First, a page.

for the past few weeks when turning corners the outer rear tyre is skipping as if the diff is locked. was thinking of taking it into the mechanincs and maybe replacing it, but now the problem has gone no skipping when turning. could this be an electrical problem mayb a sensor?
What’s an outer tire??
Say I’m turning to the left the rear drivers side tyre is skipping (the tyre traveling the furthest)
Have you always made sure that your tire circumferences matched? If not, this is the type of damage that can result.
My Ford truck has a locking differential and it can sort of make an audible noise when turning slow. It’s the locking-clutches slipping. It’s not the tires skipping, it is coming from inside the diff. For my truck anyway. Do your tires look scuffed? I’m not familiar w/Subaru locking diffs, so it could indeed be an electrical issue, but probably the first thing to do is make sure the diff fluid level is up to where it should be. On my truck this means to remove the fill plug, and the level should be to where the fluid is almost coming out the hole. Check your owners manual for how to do it on your Subbie.
The two front tyres are a bit more warn than the rear tyres . I throurght it could be electrical because it comes and goes.
How old is it? Older Subbies had mechanical, limited slip rear differentials that may just need service, newer electric using the abs. When was the last time the fluid was replaced or checked regardless ? This includes the center differential which may be problem ! How often do you rotate your tires and have it serviced ? They don’t fix themselves and it will get worse. Hopefully it’s just uneven tire wear and fixable by service, and new tires. Don’t wait as you are wearing components.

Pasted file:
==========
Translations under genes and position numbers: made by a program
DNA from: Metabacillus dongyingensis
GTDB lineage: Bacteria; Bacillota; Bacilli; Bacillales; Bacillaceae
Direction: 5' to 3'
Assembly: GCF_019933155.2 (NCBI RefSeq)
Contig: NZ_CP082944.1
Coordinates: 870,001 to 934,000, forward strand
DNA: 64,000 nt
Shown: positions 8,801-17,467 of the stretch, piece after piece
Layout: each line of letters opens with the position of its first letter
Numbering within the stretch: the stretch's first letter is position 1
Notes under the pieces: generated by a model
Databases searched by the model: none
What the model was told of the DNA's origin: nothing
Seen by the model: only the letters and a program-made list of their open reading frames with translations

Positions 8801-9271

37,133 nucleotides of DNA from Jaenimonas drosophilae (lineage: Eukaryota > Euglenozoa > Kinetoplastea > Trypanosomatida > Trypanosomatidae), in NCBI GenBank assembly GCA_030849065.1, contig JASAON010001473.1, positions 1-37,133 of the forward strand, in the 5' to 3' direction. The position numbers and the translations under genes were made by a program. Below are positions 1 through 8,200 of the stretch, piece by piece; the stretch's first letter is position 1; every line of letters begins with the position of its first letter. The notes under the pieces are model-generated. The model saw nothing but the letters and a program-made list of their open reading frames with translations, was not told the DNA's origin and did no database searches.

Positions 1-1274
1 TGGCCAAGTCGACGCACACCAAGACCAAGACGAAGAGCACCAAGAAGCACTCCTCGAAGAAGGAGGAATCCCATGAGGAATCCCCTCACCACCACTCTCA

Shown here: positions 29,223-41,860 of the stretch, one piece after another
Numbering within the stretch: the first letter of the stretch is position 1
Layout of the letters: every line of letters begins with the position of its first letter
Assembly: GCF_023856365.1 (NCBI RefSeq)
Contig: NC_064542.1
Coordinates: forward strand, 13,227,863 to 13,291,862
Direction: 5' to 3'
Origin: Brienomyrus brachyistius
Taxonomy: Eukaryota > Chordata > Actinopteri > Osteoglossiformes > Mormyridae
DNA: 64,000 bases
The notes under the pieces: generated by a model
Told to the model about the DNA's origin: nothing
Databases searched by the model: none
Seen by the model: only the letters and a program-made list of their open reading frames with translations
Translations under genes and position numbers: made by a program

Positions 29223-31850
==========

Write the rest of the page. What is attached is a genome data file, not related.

.Just an aside…but this is the third problem in a row where people are waiting for potentially easy fixes to fix them selves while the car could cost them a mint later.
“The two front tyres are a bit more warn (sic) than the rear tyre”
Rather than the rear differential being the problem, I believe that the CENTER differential is the source of the problem, and the sentence above is the smoking gun that provides the evidence.
AWD vehicles are not supposed to be driven with tires that are unevenly worn or that are not precisely matched in terms of size & type. When owners do not rotate tires on a regular schedule, and/or when they replace tires in sets of less than 4, they cause damage to the center differential/viscous coupler, and this damage shows up in scuffing/locking of some of the tires on tight turns.
The OP should take the car to a Subaru specialist, and should be prepared for a repair bill somewhere north of $500 for replacement of the center differential/viscous coupler. While the repair costs won’t increase if the OP drives the car until total failure takes place, the unfortunate part is that he shot himself in the foot by using unmatched tires.
"Say I’m turning to the left the rear drivers side tyre is skipping (the tyre traveling the furthest) "
Only if your car is right hand drive